From The Rock

3 PR lessons we’ve learned from the sports world

By | September 12, 2018

Sports can teach us all a great deal. From how to handle adversity to the importance of practicing your craft, athletics teach lessons that can be applied to so many areas of our lives. As a communications professional who has worked in and around the sports world for years, I’m acutely aware of the PR lessons to be learned from things like post-game interviews that go awry (lookin’ at you Saban), the way teams handle crises and more. Let’s take a look at three things we’ve learned from the sports world as of late when it comes to PR.

 

  • Interview prep is a must (even for the vets!)

 

If you are a college football fan, you likely know what ensued after Alabama’s first game of the season. To put it simply, Nick Saban got sassy. In his post-game interview, ESPN’s Maria Taylor asked what he learned about his two quarterbacks in game one. Saban, who at the time of writing this is avoiding selecting a QB1 like the plague, went bananas.

“I think both guys can help our team, all right? So why do you continually try to get me to say something that doesn’t respect one of ‘em? I’m not going to, so quit asking.”

I can only imagine the look of horror on Alabama Football’s sports information director’s face as Saban let out this rant on live TV. So, what can we learn from this? Interview prep is necessary, even for those who have been interviewed hundreds of times. Did Saban’s SID provide him with talking points regarding the quarterback controversy? Most likely. But, was an in-depth interview prep session held to talk through potential questions that could be asked about Jalen Hurts and Tua Tagovailoa?

No matter the industry, it’s important to be intentional when it comes to interview prep, focusing especially on hot-button, emotionally-charged questions like the one Maria Taylor posed.

 

  • Proactivity > reactivity

 

Before the college football season kicked off, Ohio State University was thrust into the spotlight. OSU football coach Urban Meyer was accused of failing to report domestic violence claims against one of his long-time assistant coaches.

During Big Ten Media Days on July 24, Meyer was asked if he knew anything about the domestic violence incident that took place in 2015. He stated that when he received a text July 23, it was the first time he had heard of the issue. Nine days later, Meyer released a statement that said he did report the domestic violence incident in 2015, which means he did know about it prior to receiving a text message July 23. In his statement, he admits lying to the media and attempts to justify doing so.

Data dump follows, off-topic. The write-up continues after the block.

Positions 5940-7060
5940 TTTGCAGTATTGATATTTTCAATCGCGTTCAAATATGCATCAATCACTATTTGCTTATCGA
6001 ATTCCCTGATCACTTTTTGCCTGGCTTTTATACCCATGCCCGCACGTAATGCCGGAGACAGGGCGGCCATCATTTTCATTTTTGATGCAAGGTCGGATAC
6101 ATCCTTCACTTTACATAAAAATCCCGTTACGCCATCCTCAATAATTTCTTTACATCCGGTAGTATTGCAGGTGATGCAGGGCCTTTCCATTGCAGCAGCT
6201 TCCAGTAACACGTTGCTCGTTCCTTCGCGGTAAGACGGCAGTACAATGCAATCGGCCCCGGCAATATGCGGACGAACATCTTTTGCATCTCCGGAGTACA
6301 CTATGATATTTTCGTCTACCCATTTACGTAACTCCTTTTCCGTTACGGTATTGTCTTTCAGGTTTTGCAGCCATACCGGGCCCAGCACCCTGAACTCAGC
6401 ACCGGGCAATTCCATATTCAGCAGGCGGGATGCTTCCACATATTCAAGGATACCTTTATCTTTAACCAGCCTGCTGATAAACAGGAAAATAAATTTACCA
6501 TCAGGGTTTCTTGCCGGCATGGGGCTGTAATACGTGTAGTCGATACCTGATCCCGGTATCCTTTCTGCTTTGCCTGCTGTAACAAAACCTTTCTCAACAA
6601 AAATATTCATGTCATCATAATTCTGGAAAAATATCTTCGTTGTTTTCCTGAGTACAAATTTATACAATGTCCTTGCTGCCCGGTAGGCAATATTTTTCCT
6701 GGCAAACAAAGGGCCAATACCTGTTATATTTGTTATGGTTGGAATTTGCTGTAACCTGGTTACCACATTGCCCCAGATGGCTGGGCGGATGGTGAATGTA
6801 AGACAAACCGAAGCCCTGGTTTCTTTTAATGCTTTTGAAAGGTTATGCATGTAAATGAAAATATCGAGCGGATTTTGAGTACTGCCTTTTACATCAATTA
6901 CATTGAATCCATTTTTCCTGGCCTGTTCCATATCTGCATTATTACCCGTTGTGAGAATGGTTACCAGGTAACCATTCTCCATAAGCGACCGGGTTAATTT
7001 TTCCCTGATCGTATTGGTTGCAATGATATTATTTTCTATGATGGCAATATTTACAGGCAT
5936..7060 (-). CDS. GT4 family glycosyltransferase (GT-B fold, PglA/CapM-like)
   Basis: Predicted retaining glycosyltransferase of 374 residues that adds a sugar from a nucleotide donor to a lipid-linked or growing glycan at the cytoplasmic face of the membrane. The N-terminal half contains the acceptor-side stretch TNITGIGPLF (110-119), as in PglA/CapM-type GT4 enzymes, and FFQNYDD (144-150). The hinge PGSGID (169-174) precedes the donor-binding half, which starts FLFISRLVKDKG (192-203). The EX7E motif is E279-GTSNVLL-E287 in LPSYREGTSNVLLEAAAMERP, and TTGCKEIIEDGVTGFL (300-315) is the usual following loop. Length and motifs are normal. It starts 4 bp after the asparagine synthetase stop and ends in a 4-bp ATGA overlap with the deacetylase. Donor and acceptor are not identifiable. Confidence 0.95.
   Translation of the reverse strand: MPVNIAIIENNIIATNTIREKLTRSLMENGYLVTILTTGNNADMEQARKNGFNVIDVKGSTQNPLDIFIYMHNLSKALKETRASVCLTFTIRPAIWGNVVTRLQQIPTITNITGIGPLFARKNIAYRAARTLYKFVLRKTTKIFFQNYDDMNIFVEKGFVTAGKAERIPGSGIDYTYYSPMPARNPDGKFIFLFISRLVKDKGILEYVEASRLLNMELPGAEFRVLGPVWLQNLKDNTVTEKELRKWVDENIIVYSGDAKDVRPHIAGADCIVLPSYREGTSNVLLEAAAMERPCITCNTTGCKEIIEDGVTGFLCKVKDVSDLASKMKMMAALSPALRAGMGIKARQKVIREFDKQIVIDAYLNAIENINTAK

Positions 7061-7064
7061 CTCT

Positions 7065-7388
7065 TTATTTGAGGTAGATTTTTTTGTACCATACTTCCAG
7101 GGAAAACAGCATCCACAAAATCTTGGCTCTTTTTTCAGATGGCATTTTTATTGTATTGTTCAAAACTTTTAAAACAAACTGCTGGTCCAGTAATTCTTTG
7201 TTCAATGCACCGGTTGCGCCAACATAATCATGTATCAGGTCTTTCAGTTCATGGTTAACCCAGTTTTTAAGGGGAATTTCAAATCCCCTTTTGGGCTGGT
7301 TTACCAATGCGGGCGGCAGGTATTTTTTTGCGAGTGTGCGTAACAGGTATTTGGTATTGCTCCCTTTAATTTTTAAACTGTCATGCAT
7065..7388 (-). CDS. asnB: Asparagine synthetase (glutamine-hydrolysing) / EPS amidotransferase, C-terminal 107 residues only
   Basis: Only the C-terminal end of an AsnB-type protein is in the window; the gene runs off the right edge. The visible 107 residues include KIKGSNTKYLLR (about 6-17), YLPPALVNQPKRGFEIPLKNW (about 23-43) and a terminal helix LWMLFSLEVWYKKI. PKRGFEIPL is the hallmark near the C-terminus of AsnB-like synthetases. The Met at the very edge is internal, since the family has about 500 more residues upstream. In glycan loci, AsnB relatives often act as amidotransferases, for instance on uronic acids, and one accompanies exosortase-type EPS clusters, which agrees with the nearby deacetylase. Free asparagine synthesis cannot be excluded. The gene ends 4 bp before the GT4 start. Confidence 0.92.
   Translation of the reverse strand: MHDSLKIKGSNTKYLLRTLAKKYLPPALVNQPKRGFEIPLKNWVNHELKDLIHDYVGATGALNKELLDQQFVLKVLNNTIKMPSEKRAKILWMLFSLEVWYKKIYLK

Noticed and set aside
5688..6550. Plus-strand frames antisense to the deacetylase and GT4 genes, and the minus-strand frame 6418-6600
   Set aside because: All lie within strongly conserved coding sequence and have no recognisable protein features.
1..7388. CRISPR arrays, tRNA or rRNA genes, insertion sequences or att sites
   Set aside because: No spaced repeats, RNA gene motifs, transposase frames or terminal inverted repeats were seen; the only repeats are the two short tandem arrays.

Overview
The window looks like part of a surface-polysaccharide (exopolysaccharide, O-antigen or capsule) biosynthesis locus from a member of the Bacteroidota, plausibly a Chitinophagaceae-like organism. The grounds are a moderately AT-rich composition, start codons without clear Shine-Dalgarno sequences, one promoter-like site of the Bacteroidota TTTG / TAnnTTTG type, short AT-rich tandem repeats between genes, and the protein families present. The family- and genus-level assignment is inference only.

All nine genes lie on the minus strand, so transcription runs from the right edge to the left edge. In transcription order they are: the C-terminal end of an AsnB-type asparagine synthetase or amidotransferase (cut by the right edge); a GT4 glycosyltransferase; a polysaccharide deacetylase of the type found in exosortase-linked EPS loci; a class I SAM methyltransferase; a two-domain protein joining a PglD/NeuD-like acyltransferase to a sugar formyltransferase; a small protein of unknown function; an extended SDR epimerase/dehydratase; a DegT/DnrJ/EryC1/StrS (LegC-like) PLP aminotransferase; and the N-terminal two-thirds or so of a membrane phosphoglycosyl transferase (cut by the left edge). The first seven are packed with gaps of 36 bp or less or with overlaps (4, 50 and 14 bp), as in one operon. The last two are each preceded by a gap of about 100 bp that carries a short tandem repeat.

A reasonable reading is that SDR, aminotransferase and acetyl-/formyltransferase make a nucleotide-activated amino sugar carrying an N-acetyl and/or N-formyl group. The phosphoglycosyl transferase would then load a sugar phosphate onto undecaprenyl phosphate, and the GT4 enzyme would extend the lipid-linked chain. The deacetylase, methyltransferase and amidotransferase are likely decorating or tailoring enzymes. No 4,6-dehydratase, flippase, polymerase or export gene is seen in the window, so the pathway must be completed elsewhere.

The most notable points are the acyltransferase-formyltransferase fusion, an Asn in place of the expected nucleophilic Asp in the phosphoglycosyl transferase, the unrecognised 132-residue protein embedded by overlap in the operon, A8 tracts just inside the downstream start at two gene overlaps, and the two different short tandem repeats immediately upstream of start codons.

“Unfortunately, at Big Ten Media Days on July 24th, I failed on many of these fronts. My intention was not to say anything inaccurate or misleading. However, I was not adequately prepared to discuss these sensitive personnel issues with the media, and I apologize for the way I handled those questions.”

There are even more important lessons than PR that we can learn from this scandal, but that is what we will stick to for now. In a crisis situation like this one, Meyer should have been prepped (and prepped some more) for questions regarding the accusations. To say he was not adequately prepared is mindblowing. The news broke on July 23, and Ohio State was set to be featured at Media Days on July 24, so that is plenty of time to be proactive by crafting a statement and develop talking points for the questions that were sure to come the following day.

Those at the forefront of crises must be more than well-equipped to answer questions from the media on the matter. Arm subjects with talking points, mock interview sessions, body language reminders and more before they step up to the podium.

  1. Social media training is crucial

On a much lighter note, let’s tackle social media. While social media presents the unique opportunity for athletes and coaches to share their personalities and interests outside of sports, it can also stir up trouble if not used correctly.

“If athletics are the front porch of major universities, social media is the front lawn. Keep it clean.” Chris Yandle, University of Miami Communications

From avoiding the creation of burner accounts to combat critics (AHEM, Kevin Durant and Bryan Colangelo) to ensuring everyone knows sharing photos of a wild night out might not be the best idea, social media training is essential for players and coaches alike.

Nick Saban, if you’re reading this, we can help you! All kidding aside, if you’re an athlete preparing to face the media, we can provide the training you need to answer questions eloquently and with your best interest at the forefront. Contact us at insight@obsidianpr.com to learn more about sports media training opportunities!